The story goes, about 40 years ago chef Paul Prudhomme was cooking one afternoon in the kitchen of his New Orleans restaurant, when the phone rang.
Prudhomme accepted the interruption and had no choice than to take the important call. Back in those days that meant steeping into an adjacent office, since wireless mobile phones didn’t exist. Trouble started when the telephone call went way longer than was expected.
B.B. King died last week here in Las Vegas. He was 89.
I saw B.B. King perform three times. I always loved his music, even when listening to the blues wasn’t particularly fashionable.
Indeed, the blues is not now, nor has it ever been, mainstream music. It’s the wailing howl of the economically disenfranchised, the voice of the social outcasts, the sorrow of broken hearts, and the lament of persistent loss. And yet, quite often, it’s both amusing and uplifting. One figures that life really isn’t really so bad after all, especially when contrasted alongside the song’s hero who somehow loses his job on the same day he catches his lady in bed with another man. While B.B. King put out relatively few best-selling records, for millions of listeners his blues was a deeply biographical soundtrack. If nothing else, it certainly provided incendiary kindling for rock n’ roll, soul, and R&B.
I just learned Robert Panitch passed away. He was 63.
That name probably won’t resonate with many people. Mr. Panitch was better known as “Uncle Krunk,” an oddball nickname given to him by some younger poker colleagues who traveled around the country with their cranky elder, attending various events along the national tournament circuit. Seemingly weird and often grumpy, the “Uncle Krunk” moniker associated with Mr. Panitch gained a notoriety and hilarity all its own when his fictionalized Twitter persona became a sort of alter ego, often firing out riotous commentary about the contemporary poker scene.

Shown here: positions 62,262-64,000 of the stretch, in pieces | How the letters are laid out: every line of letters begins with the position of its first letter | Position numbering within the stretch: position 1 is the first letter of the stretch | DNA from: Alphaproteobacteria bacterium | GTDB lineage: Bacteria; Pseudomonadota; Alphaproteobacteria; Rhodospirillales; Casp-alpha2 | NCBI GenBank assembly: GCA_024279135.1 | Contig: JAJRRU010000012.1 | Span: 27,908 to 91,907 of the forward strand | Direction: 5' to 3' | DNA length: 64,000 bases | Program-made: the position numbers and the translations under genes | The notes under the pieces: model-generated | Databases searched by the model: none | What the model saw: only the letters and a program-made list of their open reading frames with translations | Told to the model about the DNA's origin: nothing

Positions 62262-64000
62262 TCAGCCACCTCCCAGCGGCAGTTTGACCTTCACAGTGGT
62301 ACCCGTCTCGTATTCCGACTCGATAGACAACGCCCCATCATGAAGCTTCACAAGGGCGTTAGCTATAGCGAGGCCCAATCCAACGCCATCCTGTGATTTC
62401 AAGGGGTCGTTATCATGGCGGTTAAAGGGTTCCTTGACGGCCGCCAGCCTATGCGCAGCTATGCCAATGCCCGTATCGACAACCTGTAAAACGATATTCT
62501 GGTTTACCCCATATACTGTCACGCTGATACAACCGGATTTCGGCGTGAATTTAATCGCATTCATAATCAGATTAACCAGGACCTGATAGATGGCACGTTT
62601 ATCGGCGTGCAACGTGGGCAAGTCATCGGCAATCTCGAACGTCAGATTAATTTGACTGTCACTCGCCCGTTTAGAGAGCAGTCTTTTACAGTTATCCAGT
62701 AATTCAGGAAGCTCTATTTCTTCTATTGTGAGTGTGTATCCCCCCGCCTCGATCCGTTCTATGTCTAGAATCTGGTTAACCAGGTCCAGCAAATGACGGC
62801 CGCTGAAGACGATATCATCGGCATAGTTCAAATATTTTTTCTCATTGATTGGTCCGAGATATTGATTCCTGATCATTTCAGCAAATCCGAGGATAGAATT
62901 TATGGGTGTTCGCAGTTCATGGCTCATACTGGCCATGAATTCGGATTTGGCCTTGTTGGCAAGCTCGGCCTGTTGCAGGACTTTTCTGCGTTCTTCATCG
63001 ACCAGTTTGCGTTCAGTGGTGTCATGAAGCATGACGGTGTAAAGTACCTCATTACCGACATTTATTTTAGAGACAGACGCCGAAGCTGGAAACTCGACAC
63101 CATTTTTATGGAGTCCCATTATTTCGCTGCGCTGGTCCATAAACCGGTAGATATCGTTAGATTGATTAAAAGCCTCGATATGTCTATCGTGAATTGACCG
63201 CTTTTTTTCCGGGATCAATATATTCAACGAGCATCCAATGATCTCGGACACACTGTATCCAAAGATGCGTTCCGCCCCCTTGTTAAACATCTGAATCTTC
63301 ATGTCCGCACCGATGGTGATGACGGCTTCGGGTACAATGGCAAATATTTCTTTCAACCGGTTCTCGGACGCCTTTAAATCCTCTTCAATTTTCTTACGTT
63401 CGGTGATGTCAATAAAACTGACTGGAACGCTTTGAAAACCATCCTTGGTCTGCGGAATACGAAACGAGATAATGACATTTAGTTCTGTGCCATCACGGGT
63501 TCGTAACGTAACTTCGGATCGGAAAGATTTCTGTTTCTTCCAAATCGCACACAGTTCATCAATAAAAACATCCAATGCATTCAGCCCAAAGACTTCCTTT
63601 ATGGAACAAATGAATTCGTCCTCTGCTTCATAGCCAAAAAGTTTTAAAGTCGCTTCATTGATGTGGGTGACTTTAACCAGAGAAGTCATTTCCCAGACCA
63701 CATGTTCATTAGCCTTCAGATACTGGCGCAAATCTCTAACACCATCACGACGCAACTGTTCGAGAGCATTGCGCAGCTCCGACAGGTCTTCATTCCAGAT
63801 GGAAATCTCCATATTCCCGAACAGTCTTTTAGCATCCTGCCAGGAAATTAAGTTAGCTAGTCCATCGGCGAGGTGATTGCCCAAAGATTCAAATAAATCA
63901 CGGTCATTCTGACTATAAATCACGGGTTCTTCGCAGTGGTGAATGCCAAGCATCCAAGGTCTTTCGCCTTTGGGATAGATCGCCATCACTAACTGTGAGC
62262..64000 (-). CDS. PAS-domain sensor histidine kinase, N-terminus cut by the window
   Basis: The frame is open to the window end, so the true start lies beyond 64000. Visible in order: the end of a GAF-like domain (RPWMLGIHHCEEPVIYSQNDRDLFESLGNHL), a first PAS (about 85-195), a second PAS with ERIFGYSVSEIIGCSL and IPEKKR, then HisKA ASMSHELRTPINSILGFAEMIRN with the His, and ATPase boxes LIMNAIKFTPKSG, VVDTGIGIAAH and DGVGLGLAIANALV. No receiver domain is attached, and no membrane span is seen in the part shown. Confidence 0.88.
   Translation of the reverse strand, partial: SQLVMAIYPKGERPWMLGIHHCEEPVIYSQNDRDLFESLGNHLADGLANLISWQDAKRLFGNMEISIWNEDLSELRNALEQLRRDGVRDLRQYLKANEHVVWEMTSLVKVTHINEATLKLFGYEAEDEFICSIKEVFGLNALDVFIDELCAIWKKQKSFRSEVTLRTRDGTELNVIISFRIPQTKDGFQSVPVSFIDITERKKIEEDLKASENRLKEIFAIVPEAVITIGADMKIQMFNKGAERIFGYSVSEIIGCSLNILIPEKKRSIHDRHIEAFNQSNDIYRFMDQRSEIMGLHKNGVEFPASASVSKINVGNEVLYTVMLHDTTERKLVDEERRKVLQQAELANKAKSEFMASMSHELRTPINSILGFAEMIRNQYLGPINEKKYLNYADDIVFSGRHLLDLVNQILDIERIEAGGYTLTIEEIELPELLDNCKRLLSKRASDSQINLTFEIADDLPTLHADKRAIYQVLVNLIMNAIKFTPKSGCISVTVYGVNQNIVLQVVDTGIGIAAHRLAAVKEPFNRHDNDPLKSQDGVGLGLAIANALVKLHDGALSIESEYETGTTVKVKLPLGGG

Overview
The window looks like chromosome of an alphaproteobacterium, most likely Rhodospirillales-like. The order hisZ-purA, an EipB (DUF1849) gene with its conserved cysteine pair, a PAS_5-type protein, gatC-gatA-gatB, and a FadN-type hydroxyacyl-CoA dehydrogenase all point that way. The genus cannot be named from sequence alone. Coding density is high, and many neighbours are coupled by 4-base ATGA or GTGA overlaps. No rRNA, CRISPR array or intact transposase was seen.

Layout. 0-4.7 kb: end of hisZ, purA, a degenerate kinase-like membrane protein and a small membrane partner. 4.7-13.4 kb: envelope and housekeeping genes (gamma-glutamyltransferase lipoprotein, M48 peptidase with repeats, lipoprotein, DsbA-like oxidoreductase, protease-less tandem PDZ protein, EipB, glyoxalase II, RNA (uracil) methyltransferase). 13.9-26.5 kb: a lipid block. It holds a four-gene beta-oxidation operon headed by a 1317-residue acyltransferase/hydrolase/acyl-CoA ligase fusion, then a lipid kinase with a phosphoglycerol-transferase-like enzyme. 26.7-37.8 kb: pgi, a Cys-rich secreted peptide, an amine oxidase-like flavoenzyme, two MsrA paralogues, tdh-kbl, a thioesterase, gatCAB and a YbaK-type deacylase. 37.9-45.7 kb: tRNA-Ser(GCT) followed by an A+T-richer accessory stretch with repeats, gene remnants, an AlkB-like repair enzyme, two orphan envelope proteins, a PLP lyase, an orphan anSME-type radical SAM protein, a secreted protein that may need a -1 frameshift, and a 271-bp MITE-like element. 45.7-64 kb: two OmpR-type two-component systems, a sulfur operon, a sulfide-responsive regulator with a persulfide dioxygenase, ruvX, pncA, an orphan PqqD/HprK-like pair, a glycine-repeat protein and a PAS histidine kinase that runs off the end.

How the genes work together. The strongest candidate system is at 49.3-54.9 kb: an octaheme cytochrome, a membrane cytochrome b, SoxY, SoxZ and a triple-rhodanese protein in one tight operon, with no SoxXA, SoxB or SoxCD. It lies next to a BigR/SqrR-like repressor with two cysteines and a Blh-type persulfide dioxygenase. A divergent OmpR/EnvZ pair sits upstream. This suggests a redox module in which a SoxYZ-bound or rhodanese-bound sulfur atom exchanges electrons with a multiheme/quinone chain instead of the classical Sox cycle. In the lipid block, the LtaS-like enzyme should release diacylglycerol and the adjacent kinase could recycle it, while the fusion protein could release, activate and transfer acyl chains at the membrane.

However, as with many seemingly funny people who appear to be “different,” behind the crotchety mask was a deeply caring man with his own private set of circumstances and personal problems which where largely hidden away from public view. Beneath the brusque exterior was a man with valiantly unwavering devotion.
The first time I met Mr. Panitch was at a World Series of Poker Circuit event in 2008, which was played in Hammond, Indiana — just outside his hometown of Chicago. Mr. Panitch came into poker in his mid-50s and made his first final table appearance As I was about to introduce him to the crowd, I asked for clarification on how to pronounce his name correctly.
“You can say ‘PAN’ can’t you?” he asked.
“You can say ‘ITCH’ can’t you?” he asked.
“Now put the two words together — ‘PAN-ITCH.’ There, that’s not too difficult for you, is it?”
As I said, if you ever met or played poker with Mr. Panitch you probably remember something unusual about him.
Take for instance his strange eating habits while sitting at the poker table. Mr. Panitch always carried a knapsack louded with various snacks tucked inside plastic baggies, and he nibbled at them constantly. He consumed vast amounts of nuts and fruits and granola bars over the course of a day, which come to find out was part of a special diet. When I reluctantly asked him once about his eating all the time, he informed me that he had health issues which required him to eat certain foods for their nutritional value. He must have downed 10-15 snacks a day, but never seemed to gain a pound.
However, the most peculiar thing I remember about Mr. Panitch was his apparent repudiation of all forms of technology. Once, when he qualified to play in the WSOP National Championship (in 2013) I asked Panitch for his e-mail address.